9 What should we avoid in “Identity”? Varying degrees of: Uncoordinated self-assertion Arbitrary token value collisions Ill-defined temporal validity No coherent structure Unclear applicability Semantic overload Structural overload and complexity of the token space Cost

10 So what? All this is rather abstract How does this relate to the nature of an information infrastructure?

11 We’ve done a pretty lousy job so far! The information infrastructure has fallen into the same trap as IP addressing in its adoption of URLs as the underlying identity realm: what is synonymous with where in an object-oriented world where then becomes a viable non-clashing identifier scheme that also happens to dictate a resolution mechanism at the same time So all we need to a methodical approach to where and we’re done! Easy, simple and extremely inelastic!

12 Whats so bad about URLs? URLs describe a retrieval algorithm for an object instance, not an object identifier Device and application selectors coupled with application-specific query string Use the http protocol to retrieve the object DNS name of host: use this string to query the DNS for an Address Resource Record Set Request the server to search the file system to retrieve this named object in the file system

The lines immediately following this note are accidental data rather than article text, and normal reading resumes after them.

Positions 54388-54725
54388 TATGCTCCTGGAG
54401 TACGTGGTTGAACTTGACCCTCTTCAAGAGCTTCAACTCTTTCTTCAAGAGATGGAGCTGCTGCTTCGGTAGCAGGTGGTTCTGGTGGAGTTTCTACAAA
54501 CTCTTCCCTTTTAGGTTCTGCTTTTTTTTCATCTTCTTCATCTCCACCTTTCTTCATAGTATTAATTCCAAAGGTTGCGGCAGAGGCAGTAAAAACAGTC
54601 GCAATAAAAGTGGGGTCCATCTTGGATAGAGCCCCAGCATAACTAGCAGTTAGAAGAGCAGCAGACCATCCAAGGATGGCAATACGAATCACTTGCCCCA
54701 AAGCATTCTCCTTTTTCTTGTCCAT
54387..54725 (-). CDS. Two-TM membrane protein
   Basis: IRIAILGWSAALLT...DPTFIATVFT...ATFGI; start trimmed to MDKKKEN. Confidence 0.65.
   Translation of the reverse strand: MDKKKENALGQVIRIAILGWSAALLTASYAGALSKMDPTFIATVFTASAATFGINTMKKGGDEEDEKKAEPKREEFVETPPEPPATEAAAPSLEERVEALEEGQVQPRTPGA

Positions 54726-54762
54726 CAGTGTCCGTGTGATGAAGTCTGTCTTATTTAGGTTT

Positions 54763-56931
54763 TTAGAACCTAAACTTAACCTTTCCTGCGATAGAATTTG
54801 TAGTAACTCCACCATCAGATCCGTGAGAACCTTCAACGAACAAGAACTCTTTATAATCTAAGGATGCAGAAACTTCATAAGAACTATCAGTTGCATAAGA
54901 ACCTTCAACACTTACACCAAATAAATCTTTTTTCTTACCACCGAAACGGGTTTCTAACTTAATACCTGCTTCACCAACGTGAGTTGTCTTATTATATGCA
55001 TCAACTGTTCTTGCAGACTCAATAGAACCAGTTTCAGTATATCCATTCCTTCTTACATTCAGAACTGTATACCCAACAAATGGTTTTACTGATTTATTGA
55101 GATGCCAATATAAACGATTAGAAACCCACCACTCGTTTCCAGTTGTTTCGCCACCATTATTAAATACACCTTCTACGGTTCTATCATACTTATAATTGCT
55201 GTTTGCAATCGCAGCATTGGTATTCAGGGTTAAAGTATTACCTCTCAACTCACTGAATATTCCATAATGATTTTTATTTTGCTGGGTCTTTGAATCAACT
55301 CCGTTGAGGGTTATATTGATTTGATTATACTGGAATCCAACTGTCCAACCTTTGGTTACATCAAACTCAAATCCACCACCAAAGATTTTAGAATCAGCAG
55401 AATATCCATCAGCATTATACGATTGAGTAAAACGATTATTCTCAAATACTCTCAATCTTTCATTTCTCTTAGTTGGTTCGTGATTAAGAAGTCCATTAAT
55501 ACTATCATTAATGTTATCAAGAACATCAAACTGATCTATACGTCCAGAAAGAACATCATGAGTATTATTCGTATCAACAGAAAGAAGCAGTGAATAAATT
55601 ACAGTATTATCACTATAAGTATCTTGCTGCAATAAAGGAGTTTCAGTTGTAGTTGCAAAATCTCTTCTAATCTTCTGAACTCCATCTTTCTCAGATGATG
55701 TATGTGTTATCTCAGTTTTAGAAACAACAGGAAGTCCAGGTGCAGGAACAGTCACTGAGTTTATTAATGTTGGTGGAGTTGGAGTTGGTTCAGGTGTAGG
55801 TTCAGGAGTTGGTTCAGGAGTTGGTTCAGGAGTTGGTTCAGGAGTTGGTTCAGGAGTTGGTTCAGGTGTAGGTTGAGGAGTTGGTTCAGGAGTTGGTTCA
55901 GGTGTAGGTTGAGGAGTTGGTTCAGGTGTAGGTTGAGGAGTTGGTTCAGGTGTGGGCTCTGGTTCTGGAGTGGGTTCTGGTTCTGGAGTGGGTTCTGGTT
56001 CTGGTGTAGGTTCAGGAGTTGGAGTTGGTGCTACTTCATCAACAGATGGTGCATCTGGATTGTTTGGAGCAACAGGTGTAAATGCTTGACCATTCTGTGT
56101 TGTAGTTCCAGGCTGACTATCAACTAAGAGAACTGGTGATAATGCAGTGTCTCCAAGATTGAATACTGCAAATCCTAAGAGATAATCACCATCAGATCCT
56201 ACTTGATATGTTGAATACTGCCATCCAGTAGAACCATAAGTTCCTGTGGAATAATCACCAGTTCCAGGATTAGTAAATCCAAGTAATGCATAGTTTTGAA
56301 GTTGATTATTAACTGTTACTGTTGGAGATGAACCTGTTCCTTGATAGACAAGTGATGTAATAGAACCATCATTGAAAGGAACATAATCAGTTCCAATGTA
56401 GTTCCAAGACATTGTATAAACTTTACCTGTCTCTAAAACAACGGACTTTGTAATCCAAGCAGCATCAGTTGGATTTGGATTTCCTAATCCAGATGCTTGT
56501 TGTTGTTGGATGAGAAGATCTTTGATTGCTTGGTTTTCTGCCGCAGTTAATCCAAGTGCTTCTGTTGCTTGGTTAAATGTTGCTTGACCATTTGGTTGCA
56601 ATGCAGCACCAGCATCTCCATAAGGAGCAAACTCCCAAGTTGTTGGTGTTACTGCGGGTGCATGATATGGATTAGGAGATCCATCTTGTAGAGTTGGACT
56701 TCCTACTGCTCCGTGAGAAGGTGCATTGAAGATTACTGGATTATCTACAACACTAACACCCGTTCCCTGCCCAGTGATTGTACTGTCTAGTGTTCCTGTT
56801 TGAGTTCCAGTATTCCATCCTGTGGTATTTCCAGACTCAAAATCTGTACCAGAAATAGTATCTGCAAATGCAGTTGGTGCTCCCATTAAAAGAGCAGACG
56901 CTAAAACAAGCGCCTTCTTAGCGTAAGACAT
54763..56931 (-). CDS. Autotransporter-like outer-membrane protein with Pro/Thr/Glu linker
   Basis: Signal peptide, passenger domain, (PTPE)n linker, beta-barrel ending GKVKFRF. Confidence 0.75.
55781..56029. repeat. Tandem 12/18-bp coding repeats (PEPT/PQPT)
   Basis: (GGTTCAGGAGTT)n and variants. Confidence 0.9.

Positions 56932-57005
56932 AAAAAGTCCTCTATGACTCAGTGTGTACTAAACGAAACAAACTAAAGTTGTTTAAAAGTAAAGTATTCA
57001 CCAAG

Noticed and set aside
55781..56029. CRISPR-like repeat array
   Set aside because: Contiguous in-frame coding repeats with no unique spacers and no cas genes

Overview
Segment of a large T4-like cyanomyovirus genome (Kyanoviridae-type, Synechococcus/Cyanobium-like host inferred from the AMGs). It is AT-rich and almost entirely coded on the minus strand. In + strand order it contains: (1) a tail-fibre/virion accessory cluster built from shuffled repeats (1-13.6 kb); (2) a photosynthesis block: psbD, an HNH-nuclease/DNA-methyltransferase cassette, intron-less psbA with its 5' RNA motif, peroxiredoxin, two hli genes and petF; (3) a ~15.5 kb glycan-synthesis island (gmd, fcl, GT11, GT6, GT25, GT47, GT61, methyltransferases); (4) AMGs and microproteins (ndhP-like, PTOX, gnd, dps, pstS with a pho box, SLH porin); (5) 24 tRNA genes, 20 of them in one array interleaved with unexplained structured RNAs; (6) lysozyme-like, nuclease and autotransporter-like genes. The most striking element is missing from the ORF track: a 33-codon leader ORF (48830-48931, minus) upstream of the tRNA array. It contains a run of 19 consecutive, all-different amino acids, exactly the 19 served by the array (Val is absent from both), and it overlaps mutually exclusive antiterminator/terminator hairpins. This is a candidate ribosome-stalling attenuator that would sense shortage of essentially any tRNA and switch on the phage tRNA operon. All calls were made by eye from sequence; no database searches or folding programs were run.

13 A URL is not “atomic” A URL is a derived identity schema Protocol identifier DNS identifier Filesystem name Uniqueness is a derived property of the hierarchical structure of the DNS and the relative uniqueness of names objects in a local filestore Its insecure, vulnerable to all kinds of abuse and inappropriate to our conventional methods of utilizing information

14 What happens to a URL when: The site changes its name? The server changes its name? The filesystem changes? The access protocol changes? The document changes? The document is cloned? Your DNS Root is changed underneath you? Your DNS resolution is perverted? The name part no longer resolves? The protocol part is unrecognised?

15 What’s Good about URLs? They are usually unique for a while Billions of instances of browsers recognise and resolve them They offer the comforting illusion of security and authority without imposing the actual cost of true security and authority

16 What’s Bad about URLs They lack persistence, authority and clarity of resolution They identify what was unilaterally claimed to be at one time a possible location of an instance of an object, not the object itself They identify instances of objects, not objects and not interactions between objects and entities They so not disclose pseudonyms or other forms of object equivalence They are not intrinsically linked to resolution mechanisms